Tuesday, June 18, 2024

The Biden conviction

 2024 is already a groundbreaking campaign in terms of presidential felonies. Less than two weeks ago, Donald Trump was convicted of 34 felonies, which would probably be a record even if Trump wasn’t the first and only former president to become a convicted felon. Now, Hunter Biden has also been convicted on all counts, three in this case.

For those who haven’t been paying attention, Hunter Biden was indicted on two counts of lying on a federal background check form and one count of possessing a gun while using or being addicted to illegal drugs. CNN reports that, like Donald Trump, Hunter will be sentenced at a later date, but the maximum penalty is 25 years in prison and a $750,000 fine. He will likely receive a much lighter sentence due to his status as a first-time nonviolent offender.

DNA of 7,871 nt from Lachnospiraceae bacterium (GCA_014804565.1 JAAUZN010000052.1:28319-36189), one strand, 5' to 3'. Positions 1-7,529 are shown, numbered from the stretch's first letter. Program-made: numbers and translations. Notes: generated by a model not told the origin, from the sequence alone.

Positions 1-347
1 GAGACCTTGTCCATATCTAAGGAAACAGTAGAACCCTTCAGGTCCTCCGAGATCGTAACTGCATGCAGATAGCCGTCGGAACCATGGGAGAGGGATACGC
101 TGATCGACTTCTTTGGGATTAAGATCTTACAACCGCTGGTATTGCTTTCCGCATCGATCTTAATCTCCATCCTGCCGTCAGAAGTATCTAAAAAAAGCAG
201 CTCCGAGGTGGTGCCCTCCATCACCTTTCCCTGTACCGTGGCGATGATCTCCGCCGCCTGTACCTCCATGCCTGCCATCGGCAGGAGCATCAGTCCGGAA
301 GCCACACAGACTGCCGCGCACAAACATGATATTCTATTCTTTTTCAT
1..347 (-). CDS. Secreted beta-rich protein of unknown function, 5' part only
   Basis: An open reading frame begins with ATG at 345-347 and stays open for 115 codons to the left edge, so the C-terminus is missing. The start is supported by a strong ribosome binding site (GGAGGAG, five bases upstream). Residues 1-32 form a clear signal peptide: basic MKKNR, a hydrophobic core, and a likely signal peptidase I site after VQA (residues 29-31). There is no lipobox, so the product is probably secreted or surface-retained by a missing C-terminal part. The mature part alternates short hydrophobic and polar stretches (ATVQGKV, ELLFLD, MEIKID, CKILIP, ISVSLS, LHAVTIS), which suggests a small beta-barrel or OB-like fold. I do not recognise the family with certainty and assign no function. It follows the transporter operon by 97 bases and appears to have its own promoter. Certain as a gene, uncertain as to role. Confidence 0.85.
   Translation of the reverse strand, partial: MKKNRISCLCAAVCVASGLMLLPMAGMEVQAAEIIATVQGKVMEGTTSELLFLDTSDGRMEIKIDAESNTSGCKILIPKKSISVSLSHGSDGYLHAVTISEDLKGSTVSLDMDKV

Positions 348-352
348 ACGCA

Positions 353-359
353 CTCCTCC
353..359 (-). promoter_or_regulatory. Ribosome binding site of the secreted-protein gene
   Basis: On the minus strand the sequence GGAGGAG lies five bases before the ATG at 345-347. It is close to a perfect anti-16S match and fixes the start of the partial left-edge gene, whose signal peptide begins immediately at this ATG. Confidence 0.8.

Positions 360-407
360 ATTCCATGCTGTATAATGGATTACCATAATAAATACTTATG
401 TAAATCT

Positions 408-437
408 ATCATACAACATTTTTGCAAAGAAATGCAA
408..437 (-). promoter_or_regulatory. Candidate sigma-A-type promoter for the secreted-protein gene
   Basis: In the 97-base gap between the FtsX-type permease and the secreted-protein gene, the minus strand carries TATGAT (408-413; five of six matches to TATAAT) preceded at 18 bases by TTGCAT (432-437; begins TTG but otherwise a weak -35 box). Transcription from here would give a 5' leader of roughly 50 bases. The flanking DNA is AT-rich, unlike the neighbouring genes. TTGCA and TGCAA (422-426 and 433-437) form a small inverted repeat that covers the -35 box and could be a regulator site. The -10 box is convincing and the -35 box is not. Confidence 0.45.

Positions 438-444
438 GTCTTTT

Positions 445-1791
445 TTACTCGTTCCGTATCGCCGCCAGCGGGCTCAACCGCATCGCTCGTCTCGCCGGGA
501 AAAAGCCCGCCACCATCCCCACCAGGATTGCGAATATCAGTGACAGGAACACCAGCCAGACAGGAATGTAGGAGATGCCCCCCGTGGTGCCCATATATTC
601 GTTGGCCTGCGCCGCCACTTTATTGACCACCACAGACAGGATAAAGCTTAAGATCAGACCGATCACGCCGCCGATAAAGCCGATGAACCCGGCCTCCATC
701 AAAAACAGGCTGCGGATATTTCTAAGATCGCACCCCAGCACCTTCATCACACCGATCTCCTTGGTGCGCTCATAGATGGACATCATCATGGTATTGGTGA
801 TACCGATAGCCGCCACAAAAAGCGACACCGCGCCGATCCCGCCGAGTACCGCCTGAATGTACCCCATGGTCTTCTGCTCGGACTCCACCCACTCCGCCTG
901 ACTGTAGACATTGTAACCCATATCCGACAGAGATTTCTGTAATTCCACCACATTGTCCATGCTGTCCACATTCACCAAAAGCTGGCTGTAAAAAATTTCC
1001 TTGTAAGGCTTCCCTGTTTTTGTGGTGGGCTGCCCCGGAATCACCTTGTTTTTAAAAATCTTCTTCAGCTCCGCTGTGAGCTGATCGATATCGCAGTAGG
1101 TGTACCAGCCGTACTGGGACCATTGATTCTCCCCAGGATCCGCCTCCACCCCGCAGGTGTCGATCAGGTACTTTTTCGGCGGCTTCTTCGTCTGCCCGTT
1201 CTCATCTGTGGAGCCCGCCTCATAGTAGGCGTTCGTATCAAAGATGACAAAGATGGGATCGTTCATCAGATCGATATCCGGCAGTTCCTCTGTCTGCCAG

Photo by niu niu on Unsplash


Again in a circumstance similar to Trump, Hunter was undoubtedly guilty of the acts of which he was accused, but his crimes would likely not have been discovered without a politically-motivated investigation into his background. In the former president’s case, Trump’s political activities drew the attention of New York investigators while it was Hunter’s relationship with President Biden that caused congressional Republicans to closely examine Hunter’s troubled life and ultimately led to the creation of a special prosecutor.